web3 Lives on Discord
Discord is the home of Crypto and web3. Get to know this social platform here.
*Know someone that wants to learn more about Crypto and web3? Please forward them this email and ask them to subscribe.*
When I introduced the concept of DAOs, I briefly touched on the importance of the Discord social platform to web3. I want to use today’s post to dig further into this topic. Discord’s founding story is wild. Jason Citron was CEO of a video game developer startup. They had raised venture money and were working on a new game launch, which was not successful. They were running low on cash and trying to figure out what to do with the company. That was when Citron and his team decided to take a communication tool they built for in-house use and make it publicly available. The company focused all of their efforts on this text-based chat app in 2015 that they launched under the name Discord. Today the company is worth $15 Billion.
Discord quickly caught on within the gaming and esports community. Like-minded gamers would gather on Discord with friends and strangers as they gamed. Initially the tagline for the company was "Chat for Gamers". Over the next few years, Discord expanded out from the gaming community and now there are groups on every imaginable topic from school clubs to fan organizations to art communities to NFT holders. The company’s tagline was expanded to “Chat for Communities and Friends”, and they now have over 100 million active users. It feels a lot like a more playful version of Slack, if you’re familiar with that product.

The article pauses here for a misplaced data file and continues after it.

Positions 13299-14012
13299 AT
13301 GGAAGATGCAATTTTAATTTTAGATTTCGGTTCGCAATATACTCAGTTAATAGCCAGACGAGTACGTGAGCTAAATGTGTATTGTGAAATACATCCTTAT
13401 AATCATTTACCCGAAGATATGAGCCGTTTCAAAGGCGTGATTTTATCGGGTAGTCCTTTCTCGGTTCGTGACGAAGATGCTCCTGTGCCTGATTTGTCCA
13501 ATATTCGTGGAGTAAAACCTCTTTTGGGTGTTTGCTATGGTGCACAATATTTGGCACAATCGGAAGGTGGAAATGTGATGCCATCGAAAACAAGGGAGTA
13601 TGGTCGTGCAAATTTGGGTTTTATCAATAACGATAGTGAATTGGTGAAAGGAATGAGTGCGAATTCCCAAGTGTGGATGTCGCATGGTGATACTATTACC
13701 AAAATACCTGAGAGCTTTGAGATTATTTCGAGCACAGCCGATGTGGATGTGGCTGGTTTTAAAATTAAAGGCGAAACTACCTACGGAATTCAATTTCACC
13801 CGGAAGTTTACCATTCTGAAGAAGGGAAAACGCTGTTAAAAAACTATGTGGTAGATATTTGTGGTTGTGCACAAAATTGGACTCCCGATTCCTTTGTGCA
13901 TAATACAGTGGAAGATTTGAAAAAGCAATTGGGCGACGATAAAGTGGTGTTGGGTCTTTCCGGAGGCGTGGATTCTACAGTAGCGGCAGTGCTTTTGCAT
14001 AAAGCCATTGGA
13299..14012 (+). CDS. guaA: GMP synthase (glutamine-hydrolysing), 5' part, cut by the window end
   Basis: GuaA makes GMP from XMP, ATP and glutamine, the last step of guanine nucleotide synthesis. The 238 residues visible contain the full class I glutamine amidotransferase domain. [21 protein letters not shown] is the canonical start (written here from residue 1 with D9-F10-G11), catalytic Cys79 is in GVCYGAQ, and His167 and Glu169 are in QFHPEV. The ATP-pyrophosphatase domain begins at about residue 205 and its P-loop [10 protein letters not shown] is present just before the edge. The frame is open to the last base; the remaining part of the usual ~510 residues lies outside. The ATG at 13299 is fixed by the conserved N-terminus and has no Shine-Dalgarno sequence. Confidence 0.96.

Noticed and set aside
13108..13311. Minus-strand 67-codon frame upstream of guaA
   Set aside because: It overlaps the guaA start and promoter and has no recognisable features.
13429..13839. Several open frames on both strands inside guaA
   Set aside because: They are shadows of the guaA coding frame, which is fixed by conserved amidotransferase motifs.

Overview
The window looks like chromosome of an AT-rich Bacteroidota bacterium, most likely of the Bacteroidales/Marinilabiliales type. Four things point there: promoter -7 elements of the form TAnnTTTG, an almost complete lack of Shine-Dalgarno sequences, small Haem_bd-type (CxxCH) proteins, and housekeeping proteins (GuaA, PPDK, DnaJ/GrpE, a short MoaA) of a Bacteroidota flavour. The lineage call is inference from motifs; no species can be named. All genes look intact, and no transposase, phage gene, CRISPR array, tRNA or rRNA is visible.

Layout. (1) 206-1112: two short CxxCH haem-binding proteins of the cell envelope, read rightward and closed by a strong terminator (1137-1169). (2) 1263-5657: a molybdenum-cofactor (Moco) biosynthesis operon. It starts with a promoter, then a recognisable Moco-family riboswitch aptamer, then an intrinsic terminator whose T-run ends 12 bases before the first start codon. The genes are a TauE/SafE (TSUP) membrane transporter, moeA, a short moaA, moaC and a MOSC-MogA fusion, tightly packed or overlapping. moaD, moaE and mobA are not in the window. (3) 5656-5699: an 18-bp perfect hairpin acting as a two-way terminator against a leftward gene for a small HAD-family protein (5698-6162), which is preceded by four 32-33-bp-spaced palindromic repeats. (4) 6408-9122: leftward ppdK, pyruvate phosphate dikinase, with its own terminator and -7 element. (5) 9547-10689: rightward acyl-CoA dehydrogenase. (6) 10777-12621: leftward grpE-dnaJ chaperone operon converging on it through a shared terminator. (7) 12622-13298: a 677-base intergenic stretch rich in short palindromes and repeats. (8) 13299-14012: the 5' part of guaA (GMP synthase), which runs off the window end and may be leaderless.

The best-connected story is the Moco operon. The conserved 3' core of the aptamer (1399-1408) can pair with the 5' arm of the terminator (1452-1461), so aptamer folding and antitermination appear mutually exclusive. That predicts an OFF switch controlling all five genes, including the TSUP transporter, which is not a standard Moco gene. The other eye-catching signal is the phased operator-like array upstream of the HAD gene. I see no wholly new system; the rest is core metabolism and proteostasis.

Discord is organized into servers that users join. Servers can be organized around any topic and by anyone. Friends can set up small servers and companies can set up larger ones. Today, there are over 6 million Discord servers. The largest servers are organized by game developers right now, with Fortnite at the top with 800,000 people. Individual users can join just one server, or they can join dozens. I am currently a member of about ten servers right now. Most servers have open membership, where anyone can join for free. However, often servers will have part of their content hidden from public viewership. More on this below.
Each Discord server is organized into channels. These are set up by the server administrator and basically organize the chaotic conversation by topics. For a video game server, maybe things like Game Tips, Cheat Codes, Meetups, etc. For an NFT community, channels are things like Announcements, Official Links, Alpha Talk, and more. Most of these servers have 10-20 channels, many of these with 5-10 subchannels. As mentioned above, most of the channels are open for anyone to watch the message chats. However, some servers will gate access to paying members or NFT/token holders for some or most of the channels. There is a plug in that allows for users to connect a digital wallet and verify ownership of an asset.